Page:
Introduction

This is the first of an eight-part series of courses that unpack the questions (masa’il) of Taftazani’s pithy Sharh al-’Aqa’id al-Nasafiyya, arguably the most important textbook ever written  in the science of Islamic theology. These courses explain the intellectual context in which the book’s questions are set, and then apply those questions to contemporary theological problems, with a special focus on modern science and occasional digressions into Western philosophy. Take this course to to understand what the science of kalam is; the historical circumstances that led to its development; who the Mu’tazilites were and why they are important; who the falasifa were and why they are important; what philosophical skepticism is, what motivates it, its relevance to kalam, and how it should be tackled; what human knowledge is and how to distinguish truth from falsehood; the epistemological value of sensation, rational inference, historical transmission, and revelation; and the relation of all of these topics to non-religious historical accounts of Islamic theology, cognitive psychology, and evolutionary accounts of human development.

Curricular Context

 

 

This is a second-level course in Step Four.

  • Before taking this course, take all courses in Step Three, especially Intermediate Islamic Theology: Bajuri’s Commentary on the Sanusiyya Explained (Part One and Part Two)

  • Take this course before all courses in Step Five.

 

Course Outline

 

  • Lesson 1
    • Introduction to ‘Ilm al-Kalam, al-Nasafi, and al-Taftazani — pp. 3-8 (1hr 3min)

       

    • Kinds of Hukm + Why the Sahaba Didn’t Need Kalam — pp. 9-11 (40 min)

    • Why the Sahaba Didn’t Need Fiqh + Why Kalam and Fiqh Were Documented — pp. 11-12

  • Lesson 2
    • Fiqh, Usul, and Kalam — p. 12 (35 min)

    • Names of Kalam and the Mu’tazili Mihna — pp. 12-14 (1 hr 23 min)

    • LESSON RESOURCE: Mas’ala khalq al-qur’an by Shaykh Abdul Fattah Abu Ghodda

  • Lesson 3
    • History of Early Kalam (audio only) — (1 hr 23 min)
    • LESSON RESOURCE: al-Madhahib al-tawhidiyya by Shaykh Muhammad Said Ramadan al
  • Lesson 4
    • Early Kalam — pp. 16-17 (22 min) — THIRD PART NO AUDIO
    • Late Kalam — p. 17(42 min)
    • LESSON RESOURCE:  (pdf present in the same folder as the recordings)
    • LESSON RESOURCE: al-Mawaqif fi ‘ilm al-kalam by ‘Adud al-Din al-Iji  (pdf present in the same folder as the recordings)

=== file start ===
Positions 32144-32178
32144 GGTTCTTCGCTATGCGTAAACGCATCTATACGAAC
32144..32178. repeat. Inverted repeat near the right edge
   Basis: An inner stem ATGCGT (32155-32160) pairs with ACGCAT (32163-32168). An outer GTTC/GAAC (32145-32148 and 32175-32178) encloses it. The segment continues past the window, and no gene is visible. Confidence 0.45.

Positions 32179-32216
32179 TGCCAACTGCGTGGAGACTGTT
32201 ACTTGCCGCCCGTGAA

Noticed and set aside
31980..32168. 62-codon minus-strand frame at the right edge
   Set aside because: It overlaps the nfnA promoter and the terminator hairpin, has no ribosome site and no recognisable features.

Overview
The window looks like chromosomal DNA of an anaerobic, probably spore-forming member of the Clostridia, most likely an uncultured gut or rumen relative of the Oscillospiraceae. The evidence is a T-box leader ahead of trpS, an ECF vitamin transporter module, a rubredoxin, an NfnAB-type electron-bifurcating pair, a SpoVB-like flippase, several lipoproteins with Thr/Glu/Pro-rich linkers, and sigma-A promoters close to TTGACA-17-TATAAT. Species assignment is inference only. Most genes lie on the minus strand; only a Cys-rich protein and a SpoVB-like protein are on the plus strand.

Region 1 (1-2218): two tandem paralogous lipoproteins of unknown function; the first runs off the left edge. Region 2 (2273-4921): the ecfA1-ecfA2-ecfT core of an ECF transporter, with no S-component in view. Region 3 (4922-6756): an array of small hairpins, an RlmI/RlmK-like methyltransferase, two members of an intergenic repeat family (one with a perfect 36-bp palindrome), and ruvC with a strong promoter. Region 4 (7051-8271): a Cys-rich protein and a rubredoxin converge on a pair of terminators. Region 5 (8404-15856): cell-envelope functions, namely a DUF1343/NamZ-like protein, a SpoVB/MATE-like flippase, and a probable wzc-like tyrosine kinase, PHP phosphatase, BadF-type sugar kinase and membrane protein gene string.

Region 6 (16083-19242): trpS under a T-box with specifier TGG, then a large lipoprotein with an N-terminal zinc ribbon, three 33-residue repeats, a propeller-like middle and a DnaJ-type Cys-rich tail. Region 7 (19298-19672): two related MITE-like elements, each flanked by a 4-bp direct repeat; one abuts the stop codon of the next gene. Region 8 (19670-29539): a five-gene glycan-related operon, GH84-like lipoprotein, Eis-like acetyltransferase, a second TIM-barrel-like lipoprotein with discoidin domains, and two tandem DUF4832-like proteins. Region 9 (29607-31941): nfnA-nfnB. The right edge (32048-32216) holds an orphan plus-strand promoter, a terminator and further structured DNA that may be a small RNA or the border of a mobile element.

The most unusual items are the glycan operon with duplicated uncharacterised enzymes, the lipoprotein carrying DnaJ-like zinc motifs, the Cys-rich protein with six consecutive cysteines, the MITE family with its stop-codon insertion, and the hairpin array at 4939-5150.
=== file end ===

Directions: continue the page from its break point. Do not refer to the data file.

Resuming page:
• Lesson 5
    • The Dangers of Kalam — pp. 23-25 (1)
  • Lesson 6
    • We Have Objective Knowledge of Real Things (haqa’iq al-ashya’ thabita) — pp. 25-29 (1 hr 32 min)
    • LESSON RESOURCE: What does it mean for a proposition to be true? (Link to https://youtu.be/OCB1EgKmoNk from Introduction to Islamic Logic)
  • Lesson 7
    • Philosophical Skepticism (safsata) — pp. 29-30 (1 hr 30 min)
  • Lesson 8
    • Knowledge (‘ilm) — pp. 30-32 (1 hr 12 min)
  • Lesson 9
    • The Conventional Causes (asbab) of Human Knowledge — pp. 32-35 (1 hr 10 min)
    • Knowledge — pp. 32-35 (1 hr 10 min)
    • Sensation (al-hawass) — pp. 35-39 (44 min)
  • Lesson 9
    • Mass-Transmission (tawatur) — pp. 39-40 (1 hr 19 min)
  • Lesson 11
    • Messenger (khabar al-rasul) — pp. 40-43 (1 hr 19 min)
  • Lesson 12
    • The Mind (‘aql)— pp. 43-45 (1 hr 28 min)
    • Experiential Knowledge (ilham) — pp. 45-46 (36 min)

What You Will Learn:

 

  • Describe the Mu‘taziites and the falasifa and their role in the development of kalam

  • Explain what knowledge is and how it is acquired

  • Learn about the epistemology of sensation, rational inference, historical transmission, revelation, and mystical experience

  • Apply these questions to non-religious historical accounts of Islamic theology, cognitive psychology, scientific naturalism, and evolutionary accounts of human development

Course Requirements: Bajuri on Sanusiyya (Parts 1 and 2)

About the Course Text

 

For centuries, Taftazani’s Sharh al-’Aqa’id has been a standard and indispensable part of curricula in traditional institutions of learning all over the Muslim world. No other textbook in any of the Islamic sciences has as many scholarly glosses (hawashi) as it does. The importance of a textbook can be judged by the number of glosses that have been written on it. The innumerable glosses on Sharh al-’Aqa’id by scholars in the Ottoman Empire, in al-Azhar, in the Indian Subcontinent, and elsewhere make it the most important textbook of Islamic theology ever written.

The author, Sa‘d al-Din al-Taftazani (d. 792/1390), is famous for his sharp mind, pithy expressions, and his unwavering commitment to an evidence-based approach to knowledge, never hesitating to discuss questions that were never discussed before, nor to correct mistakes that were made by authors who came before him. A couple of decades after his death, Ibn Hajar al-’Asqalani (d. 852/1449) reported that Taftazani’s books were sought everywhere and scholars all over the world competed to write commentaries on them. He was a prolific scholar–his Sharh al-’Aqa’id is a mainstay of every curriculum in Islamic theology, his Mukhtasar al-Ma‘ani a mainstay of every curriculum in Arabic eloquence, his Tahdhib al-Mantiq a mainstay of every curriculum in Islamic logic, and his Hashiya on al-Iji’s commentary on Ibn al-Hajib’s Mukhtasar a mainstay of curricula in Islamic legal theory.

Please share this with your family and friends:

“Whoever guides someone to goodness will have a similar reward”– The Prophet (Peace and Blessings Be Upon Him)